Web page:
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Re: fourier transform time
*To*: mathgroup at smc.vnet.net
*Subject*: [mg36451] Re: [mg36425] fourier transform time
*From*: BobHanlon at aol.com
*Date*: Sat, 7 Sep 2002 02:54:11 -0400 (EDT)
*Sender*: owner-wri-mathgroup at wolfram.com
In a message dated 9/6/02 5:14:56 AM, sbstory at unity.ncsu.edu writes:
>For my PDE class we have been calculating Fourier transforms. The instructor
>arrived today with a printout of two plots of a certain Fourier transform,
>done with a different CAS. The first plot was to 30 terms, the second was
>to
>120 terms.
> Curious, I translated the functions into Mathematica (4.0 on Windows2000
>on a PIII 700) to see how much time this required to process. I was
>Staggered at how much time it took. Here's the code:
>
>L = 2;
>f[x_] := UnitStep[x - 1];
>b[n_] := (2/L)*Integrate[f[x]*Sin[n*Pi*x/L], {x, 0, L}];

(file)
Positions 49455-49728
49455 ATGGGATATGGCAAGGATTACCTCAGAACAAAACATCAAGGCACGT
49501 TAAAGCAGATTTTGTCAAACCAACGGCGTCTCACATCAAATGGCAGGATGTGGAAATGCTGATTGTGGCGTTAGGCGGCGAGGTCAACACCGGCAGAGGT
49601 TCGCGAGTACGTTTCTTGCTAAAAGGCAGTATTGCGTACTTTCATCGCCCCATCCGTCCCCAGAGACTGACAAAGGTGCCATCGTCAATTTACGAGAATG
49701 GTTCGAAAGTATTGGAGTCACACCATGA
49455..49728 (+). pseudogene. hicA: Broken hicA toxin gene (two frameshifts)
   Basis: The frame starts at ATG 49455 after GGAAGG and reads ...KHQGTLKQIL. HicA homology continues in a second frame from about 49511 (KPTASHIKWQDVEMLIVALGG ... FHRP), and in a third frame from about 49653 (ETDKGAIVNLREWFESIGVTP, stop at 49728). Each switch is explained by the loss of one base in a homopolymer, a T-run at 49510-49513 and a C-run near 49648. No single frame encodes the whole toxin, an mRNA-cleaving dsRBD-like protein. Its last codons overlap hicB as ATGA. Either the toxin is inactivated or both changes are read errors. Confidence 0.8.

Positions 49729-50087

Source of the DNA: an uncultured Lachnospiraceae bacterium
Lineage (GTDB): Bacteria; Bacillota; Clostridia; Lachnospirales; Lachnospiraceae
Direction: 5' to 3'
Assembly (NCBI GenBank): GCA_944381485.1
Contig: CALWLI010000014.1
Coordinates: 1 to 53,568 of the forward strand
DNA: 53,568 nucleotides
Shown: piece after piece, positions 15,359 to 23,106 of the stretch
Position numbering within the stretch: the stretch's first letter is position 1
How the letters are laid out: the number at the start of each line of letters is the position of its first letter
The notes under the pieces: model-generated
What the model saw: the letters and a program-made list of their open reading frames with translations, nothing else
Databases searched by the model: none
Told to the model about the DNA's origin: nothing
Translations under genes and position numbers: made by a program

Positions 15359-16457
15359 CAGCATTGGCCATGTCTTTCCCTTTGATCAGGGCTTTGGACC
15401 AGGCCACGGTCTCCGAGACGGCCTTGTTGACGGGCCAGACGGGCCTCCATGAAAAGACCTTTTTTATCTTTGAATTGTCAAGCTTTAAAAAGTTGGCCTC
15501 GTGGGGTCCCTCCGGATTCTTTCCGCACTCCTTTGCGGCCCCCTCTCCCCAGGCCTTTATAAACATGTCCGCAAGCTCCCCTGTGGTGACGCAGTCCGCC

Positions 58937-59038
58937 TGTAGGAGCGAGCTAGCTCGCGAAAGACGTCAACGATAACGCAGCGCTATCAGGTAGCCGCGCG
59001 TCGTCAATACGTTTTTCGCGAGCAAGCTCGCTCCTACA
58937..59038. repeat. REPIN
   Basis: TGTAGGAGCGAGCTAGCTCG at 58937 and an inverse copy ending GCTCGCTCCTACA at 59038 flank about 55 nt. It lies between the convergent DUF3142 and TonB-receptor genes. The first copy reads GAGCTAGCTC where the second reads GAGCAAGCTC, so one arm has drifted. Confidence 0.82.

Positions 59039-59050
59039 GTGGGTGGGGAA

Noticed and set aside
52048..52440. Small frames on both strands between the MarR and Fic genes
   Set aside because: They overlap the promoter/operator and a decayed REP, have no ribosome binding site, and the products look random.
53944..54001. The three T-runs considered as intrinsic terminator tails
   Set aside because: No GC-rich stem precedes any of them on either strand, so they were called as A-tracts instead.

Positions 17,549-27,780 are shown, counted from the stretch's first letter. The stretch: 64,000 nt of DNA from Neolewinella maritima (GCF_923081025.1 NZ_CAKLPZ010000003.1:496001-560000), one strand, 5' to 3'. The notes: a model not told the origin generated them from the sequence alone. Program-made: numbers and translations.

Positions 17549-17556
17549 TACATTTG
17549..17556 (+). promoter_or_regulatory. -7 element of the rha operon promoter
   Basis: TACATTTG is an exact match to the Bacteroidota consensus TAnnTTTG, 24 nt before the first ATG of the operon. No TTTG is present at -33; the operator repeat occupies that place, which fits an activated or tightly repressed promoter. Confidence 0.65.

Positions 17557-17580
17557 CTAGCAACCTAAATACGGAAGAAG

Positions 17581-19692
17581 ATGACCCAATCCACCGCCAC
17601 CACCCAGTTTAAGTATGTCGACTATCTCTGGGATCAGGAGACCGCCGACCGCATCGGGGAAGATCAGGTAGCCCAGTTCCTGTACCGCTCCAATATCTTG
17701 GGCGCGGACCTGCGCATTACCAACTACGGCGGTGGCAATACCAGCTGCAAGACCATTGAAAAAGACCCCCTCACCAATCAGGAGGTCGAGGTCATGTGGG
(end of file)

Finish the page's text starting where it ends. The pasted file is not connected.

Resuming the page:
>
>FS[N_, x_] := Sum[b[n]*Sin[n*Pi*x/L], {n, 1, N}];
>
>Timing[Plot[FS[30, x], {x, 0, 2}]]
>
>Out[23]=
>{419.713 Second, \[SkeletonIndicator]Graphics\[SkeletonIndicator]}
>
>In this case the number of terms is 30.
>
>The time required per number of terms seems to fit the following polynomial:
>
>y = 0.3926x^2 + 2.2379x
>
>This is a large amount of time. I understand that the code is not optimized,
>and was more or less copied from the code in the other CAS, but is this
>a
>reasonable amount of time, or is something going wrong? I don't use
Mathematica
>because of the speed, but should it be this slow?
>
>Just curious,
Your definition of b recalculates the integral for every call. To evaluate
the integral once
include Evaluate.
Clear[f, b, FS];
L = 2;
f[x_] := UnitStep[x - 1];
b[n_] := Evaluate[
(2/L)*Integrate[f[x]*Sin[n*Pi*x/L], {x, 0, L}]];
In the case of FS it is best to wait for an integer value of N prior to
performing the Sum.
FS[N_Integer, x_] := Sum[b[n]*Sin[n*Pi*x/L],
{n, 1, N}];
Now Evaluate the argument of the Plot to cause the Sum to be done once.
Timing[Plot[Evaluate[FS[120, x]], {x, 0, 2}]][[1]]
0.366667 Second
While my computer may be faster than yours, this result for N=120 is 1000
times faster than your result for N=30.
Bob Hanlon
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